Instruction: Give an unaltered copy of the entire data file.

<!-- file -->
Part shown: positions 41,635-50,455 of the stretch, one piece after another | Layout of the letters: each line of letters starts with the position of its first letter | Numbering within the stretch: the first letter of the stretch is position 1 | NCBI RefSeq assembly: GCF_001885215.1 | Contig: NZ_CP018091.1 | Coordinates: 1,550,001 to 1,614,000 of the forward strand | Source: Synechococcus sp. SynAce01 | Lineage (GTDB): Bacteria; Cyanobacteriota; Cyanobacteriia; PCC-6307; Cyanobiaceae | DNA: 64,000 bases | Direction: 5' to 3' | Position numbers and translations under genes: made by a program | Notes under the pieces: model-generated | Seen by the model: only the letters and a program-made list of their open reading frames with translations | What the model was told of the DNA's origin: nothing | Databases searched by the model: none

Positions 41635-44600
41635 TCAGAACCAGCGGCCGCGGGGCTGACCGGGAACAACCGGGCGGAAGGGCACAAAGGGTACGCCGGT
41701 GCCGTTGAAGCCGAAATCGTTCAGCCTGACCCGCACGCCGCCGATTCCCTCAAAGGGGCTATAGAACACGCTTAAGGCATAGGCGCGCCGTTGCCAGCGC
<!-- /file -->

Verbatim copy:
Part shown: positions 41,635-50,455 of the stretch, one piece after another | Layout of the letters: each line of letters starts with the position of its first letter | Numbering within the stretch: the first letter of the stretch is position 1 | NCBI RefSeq assembly: GCF_001885215.1 | Contig: NZ_CP018091.1 | Coordinates: 1,550,001 to 1,614,000 of the forward strand | Source: Synechococcus sp. SynAce01 | Lineage (GTDB): Bacteria; Cyanobacteriota; Cyanobacteriia; PCC-6307; Cyanobiaceae | DNA: 64,000 bases | Direction: 5' to 3' | Position numbers and translations under genes: made by a program | Notes under the pieces: model-generated | Seen by the model: only the letters and a program-made list of their open reading frames with translations | What the model was told of the DNA's origin: nothing | Databases searched by the model: none

Positions 41635-44600
41635 TCAGAACCAGCGGCCGCGGGGCTGACCGGGAACAACCGGGCGGAAGGGCACAAAGGGTACGCCGGT
41701 GCCGTTGAAGCCGAAATCGTTCAGCCTGACCCGCACGCCGCCGATTCCCTCAAAGGGGCTATAGAACACGCTTAAGGCATAGGCGCGCCGTTGCCAGCGC